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Analysis of Susceptibilities of Carbapenem Resistant Enterobacterales to Colistin in Intra-Abdominal, Respiratory and Urinary Tract Infections from 2015 to 2017

Authors Zhang H, Zhang J, Kang Y, Yang Q, Xu Y

Received 18 February 2020

Accepted for publication 28 May 2020

Published 23 June 2020 Volume 2020:13 Pages 1937—1948


Checked for plagiarism Yes

Review by Single anonymous peer review

Peer reviewer comments 4

Editor who approved publication: Dr Joachim Wink

Hui Zhang,1 Jingjia Zhang,1 Yue Kang,2 Qiwen Yang,1 Yingchun Xu1

1Division of Microbiology, Peking Union Medical College Hospital, Peking Union Medical College, Chinese Academy of Medical Science, Beijing, People’s Republic of China; 2MRL Global Medical Affairs, MSD China, Shanghai, People’s Republic of China

Correspondence: Qiwen Yang; Yingchun Xu
Division of Microbiology, Peking Union Medical College Hospital, Peking Union Medical College, Chinese Academy of Medical Sciences, Beijing, People’s Republic of China
Tel +86-10-69159763
; Tel/ Fax +86-10-69159766

Purpose: To evaluate the susceptibility rates of carbapenem-resistant (CR)-Enterobacterales strains from Chinese intra-abdominal infections (IAI), respiratory tract infections (RTI) and urinary tract infections (UTI) between 2015 and 2017 to colistin.
Methods: In total, 7138 Enterobacterales including 1074 CR-Enterobacterales strains were isolated from IAI+UTI+RTI samples and collected in 21 hospitals across 7 regions of China. Antimicrobial susceptibilities were determined at a central laboratory using CLSI broth microdilution and interpretive standards.
Results: From 2015 to 2017, E. coli (51.4%) and K. pneumoniae (30.0%) accounted for the majority of Enterobacterales isolated from IAIs, UTIs and RTIs. The percentage of CR strains within the species was highest for S. marcescens (27.9%), followed by K. pneumoniae (24.8%), P. mirabilis (22.6), K. oxytoca (19.5%), E. cloacae (17.7%), C. freundii (12.5%), K. aerogenes (11.0%) and lowest for E. coli (6.9%). Colistin susceptibilities were generally higher in CS than in CR isolates and were 83.5% for CR-E. coli, 88.6% for CR-K. pneumoniae, 79.2% for CR-E. cloacae and 87.5% for CR-K. aerogenes. For IAI and UTI isolates in particular, CR-E. coli and CR-K. pneumoniae showed a trend of decreasing susceptibility, which was especially noted for CR-E. coli in UTI isolates, and for both organisms in IAI isolates susceptibility dropped markedly in 2017.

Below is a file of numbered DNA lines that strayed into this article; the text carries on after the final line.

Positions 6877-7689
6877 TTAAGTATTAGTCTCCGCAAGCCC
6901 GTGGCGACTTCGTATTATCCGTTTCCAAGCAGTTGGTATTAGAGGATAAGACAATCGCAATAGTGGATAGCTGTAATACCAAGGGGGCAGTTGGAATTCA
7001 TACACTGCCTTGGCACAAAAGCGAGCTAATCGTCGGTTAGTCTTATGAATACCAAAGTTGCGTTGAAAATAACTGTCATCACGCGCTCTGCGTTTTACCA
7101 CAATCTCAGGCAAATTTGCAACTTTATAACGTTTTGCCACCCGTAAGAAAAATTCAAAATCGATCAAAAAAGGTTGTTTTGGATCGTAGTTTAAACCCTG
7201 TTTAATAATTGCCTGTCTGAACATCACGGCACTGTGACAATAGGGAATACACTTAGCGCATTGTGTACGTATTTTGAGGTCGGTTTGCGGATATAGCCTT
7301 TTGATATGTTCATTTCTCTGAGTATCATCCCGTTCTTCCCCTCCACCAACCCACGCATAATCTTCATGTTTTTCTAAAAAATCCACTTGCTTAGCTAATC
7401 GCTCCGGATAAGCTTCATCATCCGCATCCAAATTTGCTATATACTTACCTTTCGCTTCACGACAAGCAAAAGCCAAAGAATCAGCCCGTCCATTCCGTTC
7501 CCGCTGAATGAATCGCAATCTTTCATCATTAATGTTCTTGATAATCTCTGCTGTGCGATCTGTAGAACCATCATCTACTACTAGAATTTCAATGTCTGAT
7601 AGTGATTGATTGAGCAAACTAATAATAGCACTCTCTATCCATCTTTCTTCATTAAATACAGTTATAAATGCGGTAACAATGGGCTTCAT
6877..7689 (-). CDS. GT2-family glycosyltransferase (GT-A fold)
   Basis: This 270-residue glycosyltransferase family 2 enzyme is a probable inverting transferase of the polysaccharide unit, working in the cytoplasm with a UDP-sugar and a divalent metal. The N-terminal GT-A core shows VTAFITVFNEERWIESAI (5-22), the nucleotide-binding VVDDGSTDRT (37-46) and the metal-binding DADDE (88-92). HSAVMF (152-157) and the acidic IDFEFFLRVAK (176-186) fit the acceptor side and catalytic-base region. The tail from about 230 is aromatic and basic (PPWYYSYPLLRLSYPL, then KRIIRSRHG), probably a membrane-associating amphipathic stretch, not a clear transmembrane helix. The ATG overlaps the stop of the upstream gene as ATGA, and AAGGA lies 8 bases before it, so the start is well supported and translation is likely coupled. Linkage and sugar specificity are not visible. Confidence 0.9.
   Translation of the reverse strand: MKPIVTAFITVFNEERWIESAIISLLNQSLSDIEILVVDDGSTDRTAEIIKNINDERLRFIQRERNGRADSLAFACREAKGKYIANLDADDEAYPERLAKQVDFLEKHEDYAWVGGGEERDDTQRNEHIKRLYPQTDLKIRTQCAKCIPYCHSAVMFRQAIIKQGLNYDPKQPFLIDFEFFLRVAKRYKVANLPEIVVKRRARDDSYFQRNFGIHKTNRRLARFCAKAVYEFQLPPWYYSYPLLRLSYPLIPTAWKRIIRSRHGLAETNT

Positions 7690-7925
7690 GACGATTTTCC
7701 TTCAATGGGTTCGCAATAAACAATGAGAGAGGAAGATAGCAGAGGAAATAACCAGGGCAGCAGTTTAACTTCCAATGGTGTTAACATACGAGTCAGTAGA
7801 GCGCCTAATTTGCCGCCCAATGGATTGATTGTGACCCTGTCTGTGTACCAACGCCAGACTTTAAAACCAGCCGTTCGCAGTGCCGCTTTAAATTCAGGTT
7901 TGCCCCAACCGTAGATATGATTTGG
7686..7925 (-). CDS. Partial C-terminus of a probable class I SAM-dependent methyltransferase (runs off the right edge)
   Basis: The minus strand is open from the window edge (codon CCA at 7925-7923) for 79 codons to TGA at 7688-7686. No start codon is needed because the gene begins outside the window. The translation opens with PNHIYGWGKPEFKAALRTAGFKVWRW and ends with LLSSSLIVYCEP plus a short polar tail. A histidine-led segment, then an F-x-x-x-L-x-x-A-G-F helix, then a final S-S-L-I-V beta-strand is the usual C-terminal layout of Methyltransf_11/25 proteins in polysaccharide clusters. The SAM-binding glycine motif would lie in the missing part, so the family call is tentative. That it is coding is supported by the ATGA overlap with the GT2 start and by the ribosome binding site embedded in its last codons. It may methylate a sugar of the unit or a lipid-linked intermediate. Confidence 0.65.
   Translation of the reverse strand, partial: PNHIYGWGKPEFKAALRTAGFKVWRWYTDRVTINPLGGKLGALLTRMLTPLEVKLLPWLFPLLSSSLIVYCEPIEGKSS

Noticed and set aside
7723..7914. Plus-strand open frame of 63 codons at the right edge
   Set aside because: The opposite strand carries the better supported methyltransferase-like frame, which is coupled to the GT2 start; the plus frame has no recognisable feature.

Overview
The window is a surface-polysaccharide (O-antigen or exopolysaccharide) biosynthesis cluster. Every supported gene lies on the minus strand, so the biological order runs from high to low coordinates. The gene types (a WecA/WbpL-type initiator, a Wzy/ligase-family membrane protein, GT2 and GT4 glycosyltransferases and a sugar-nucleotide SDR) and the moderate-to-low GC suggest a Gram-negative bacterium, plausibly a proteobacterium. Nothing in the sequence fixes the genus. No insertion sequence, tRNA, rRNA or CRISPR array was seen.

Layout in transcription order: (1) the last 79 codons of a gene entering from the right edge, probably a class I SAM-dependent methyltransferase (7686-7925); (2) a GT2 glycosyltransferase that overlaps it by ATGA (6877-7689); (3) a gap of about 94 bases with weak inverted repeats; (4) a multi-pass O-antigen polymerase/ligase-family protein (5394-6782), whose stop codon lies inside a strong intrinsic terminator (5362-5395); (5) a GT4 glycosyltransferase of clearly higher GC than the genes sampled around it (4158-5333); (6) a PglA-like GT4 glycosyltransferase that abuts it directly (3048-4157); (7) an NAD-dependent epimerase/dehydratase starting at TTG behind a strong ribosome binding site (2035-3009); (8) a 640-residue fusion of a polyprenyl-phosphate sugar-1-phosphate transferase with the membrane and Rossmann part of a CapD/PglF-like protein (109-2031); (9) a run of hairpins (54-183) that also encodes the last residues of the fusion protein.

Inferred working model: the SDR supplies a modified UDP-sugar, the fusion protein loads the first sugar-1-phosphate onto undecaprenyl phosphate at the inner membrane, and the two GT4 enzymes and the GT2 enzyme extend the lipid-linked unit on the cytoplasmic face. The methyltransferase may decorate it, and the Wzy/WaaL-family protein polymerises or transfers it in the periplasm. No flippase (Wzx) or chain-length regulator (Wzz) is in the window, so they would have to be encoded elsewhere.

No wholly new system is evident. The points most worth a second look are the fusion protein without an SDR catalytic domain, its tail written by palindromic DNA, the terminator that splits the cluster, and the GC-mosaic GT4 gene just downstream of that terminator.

Conclusion: Colistin was a last resort antibiotics for empirical CR-Enterobacterales treatments, since especially the percentage of CR-K. pneumoniae was 30.0% of all IAI, UTI and RTI isolates, with an incidence of 24.8% CR strains, of which 88.6% were susceptible to colistin. Also other analyzed CR-Enterobacterales showed colistin susceptibilities of ≥ 80.0%. However, resistance rates of IAI derived CR-K. pneumoniae and CR-E. coli, and CR-K. pneumoniae UTI isolates to colistin increased between 2015 and 2017, which should further be closely monitored.

Keywords: Enterobacterales, carbapenem, colistin, intra-abdominal infection, respiratory tract infection, urinary tract infection

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